Leaf commercial has viewers buzzing, especially at GM

Nissan's TV spot will begin airing on June 10.
Rick Kranz is product editor for Automotive News.

What would the world be like "if everything ran on gas?"

"Then, again, what would it be like if everything didn't?"

That's the brief dialogue of a 60-second Nissan Leaf commercial that takes aim at the Chevrolet Volt. General Motors says the spot is misleading.

The video can be viewed at YouTube.com (or see below). The spot has attracted about 600,000 viewers on YouTube since it was posted May 27.

Nissan's commercial makes it clear that the Leaf is a pure electric, battery-powered vehicle, while the Volt requires battery power plus a gasoline engine, an engine that releases emissions.

Through May, Nissan has sold 2,167 Leafs, and Chevrolet has sold 2,184 Volts.

The Leaf video pictures a couple's everyday life, complete with cell phone, hair dryer, microwave oven, computer and other electronic devices. But each device is powered by a gasoline engine with exhaust flowing from a tailpipe.

The message is obvious: The Volt emits exhaust into the air. The Leaf emits nothing.

At the end of the video, a Volt owner is seen with a remorseful expression on his face, pumping gasoline into his car. He stares across the street as a Leaf owner quickly removes an electric plug that is attached to a charging station.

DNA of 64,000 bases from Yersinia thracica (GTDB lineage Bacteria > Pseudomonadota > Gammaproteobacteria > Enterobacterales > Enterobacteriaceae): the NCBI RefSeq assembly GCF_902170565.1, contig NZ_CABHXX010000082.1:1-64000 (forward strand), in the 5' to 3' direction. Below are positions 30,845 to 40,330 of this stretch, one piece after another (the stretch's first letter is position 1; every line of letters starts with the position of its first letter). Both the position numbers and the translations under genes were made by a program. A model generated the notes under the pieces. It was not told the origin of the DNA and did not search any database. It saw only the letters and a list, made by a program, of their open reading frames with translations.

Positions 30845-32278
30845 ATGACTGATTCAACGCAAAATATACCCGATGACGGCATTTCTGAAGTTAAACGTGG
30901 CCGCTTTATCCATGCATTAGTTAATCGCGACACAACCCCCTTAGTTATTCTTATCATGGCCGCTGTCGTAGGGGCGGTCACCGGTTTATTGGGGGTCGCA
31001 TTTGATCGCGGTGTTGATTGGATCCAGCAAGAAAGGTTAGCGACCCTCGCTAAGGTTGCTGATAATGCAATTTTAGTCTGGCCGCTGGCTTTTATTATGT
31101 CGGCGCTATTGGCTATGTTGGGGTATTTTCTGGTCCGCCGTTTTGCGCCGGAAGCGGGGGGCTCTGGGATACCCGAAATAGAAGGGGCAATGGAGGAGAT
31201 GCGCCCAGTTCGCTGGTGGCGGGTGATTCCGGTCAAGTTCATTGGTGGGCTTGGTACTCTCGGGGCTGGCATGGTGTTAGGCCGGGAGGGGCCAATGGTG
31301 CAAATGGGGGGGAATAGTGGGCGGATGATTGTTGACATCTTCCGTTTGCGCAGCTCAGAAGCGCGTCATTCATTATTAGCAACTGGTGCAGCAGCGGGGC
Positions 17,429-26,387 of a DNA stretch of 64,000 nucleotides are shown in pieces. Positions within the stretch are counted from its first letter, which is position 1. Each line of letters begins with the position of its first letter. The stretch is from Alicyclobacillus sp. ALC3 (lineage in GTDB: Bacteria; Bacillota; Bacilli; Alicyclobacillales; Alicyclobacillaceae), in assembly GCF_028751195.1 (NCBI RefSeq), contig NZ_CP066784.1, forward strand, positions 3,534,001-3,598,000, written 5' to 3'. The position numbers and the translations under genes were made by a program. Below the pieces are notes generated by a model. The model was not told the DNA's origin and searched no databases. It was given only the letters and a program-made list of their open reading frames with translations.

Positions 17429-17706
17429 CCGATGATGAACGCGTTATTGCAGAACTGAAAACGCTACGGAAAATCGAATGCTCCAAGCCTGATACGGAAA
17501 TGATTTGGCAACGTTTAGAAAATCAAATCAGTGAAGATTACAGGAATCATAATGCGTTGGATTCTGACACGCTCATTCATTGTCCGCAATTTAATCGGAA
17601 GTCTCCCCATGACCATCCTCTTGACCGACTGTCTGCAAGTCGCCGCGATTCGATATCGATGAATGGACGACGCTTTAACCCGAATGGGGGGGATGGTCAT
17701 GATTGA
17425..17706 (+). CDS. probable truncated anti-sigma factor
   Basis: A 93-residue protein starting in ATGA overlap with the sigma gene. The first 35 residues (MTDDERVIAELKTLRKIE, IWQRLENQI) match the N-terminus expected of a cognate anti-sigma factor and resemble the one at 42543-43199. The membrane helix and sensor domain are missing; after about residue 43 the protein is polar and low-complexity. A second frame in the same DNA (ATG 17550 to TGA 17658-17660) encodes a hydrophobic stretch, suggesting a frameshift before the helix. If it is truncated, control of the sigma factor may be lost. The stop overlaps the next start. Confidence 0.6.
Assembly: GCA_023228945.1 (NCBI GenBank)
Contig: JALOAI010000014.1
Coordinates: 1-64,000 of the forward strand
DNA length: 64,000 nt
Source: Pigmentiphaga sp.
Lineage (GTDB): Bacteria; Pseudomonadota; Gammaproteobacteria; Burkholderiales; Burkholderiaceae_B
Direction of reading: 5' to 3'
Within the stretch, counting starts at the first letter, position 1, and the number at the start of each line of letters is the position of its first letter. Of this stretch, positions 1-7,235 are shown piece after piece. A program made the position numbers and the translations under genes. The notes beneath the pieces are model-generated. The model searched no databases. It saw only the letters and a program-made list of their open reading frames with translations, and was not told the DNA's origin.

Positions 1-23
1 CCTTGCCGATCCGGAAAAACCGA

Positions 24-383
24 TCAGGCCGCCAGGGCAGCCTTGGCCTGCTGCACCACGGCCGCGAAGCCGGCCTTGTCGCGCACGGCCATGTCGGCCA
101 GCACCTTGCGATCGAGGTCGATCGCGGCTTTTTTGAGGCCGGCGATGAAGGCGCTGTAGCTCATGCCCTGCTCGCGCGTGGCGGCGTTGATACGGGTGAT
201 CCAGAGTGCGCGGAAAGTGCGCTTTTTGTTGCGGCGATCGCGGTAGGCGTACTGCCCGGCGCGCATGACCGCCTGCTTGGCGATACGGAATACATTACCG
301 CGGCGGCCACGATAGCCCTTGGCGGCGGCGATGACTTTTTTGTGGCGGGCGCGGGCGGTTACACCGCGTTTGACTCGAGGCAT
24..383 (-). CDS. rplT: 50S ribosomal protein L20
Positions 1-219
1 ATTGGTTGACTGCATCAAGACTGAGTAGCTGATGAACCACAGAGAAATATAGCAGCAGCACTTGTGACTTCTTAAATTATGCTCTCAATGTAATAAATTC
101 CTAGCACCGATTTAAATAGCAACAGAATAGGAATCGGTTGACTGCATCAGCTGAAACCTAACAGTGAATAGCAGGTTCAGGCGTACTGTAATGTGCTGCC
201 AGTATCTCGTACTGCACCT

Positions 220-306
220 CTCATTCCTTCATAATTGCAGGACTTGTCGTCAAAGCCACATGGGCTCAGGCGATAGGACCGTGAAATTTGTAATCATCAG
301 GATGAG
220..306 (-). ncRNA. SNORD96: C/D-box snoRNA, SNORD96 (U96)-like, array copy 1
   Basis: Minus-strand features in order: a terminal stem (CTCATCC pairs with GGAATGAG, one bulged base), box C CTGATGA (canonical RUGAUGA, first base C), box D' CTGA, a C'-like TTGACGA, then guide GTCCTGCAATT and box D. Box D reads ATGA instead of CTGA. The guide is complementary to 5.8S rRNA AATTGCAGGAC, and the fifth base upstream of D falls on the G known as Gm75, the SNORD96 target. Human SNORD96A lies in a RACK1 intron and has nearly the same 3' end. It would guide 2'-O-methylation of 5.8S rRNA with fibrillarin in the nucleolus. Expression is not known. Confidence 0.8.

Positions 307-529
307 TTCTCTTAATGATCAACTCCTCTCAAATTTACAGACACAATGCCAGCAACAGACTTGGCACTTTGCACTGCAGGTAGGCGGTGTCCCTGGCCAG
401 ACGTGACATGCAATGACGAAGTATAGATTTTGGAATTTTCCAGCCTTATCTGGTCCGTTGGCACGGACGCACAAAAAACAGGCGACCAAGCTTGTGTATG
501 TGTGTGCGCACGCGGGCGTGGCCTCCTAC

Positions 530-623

"If you look at that ad, its main purpose is to make people think about what our lives would be like if everything ran on gas," said Dave Reuter, vice president of corporate communications for Nissan North America. "It wasn't specifically calling out the competition in terms of the intent of the ad."

Reuter said the spot is one in a series the automaker has been running for the past seven months. The commercials "are moving forward on the concept of zero emission driving," he said in a telephone interview.

The spot will begin running on TV June 10.

Meanwhile, GM says the commercial is harmful.

"It is an entertaining commercial, but it is misleading and damaging to the EV movement," said GM spokesman Rob Peterson.

"Many people are intrigued by pure electric cars but not many people are willing or have the means to own a limited use vehicle," Peterson said in an e-mail.

Additionally, he said "the commercial fails to point out that a gas-powered tow truck or rental car come to the rescue of a Leaf driver who uses all of the battery power and is unable to get a recharge."

The Volt owner can continue driving when the gasoline engine kicks in, Peterson noted.

Nissan's Leaf commercial has created a buzz -- exactly what it wants, I suspect.

But will it sway buyers debating between a Leaf and a Volt?

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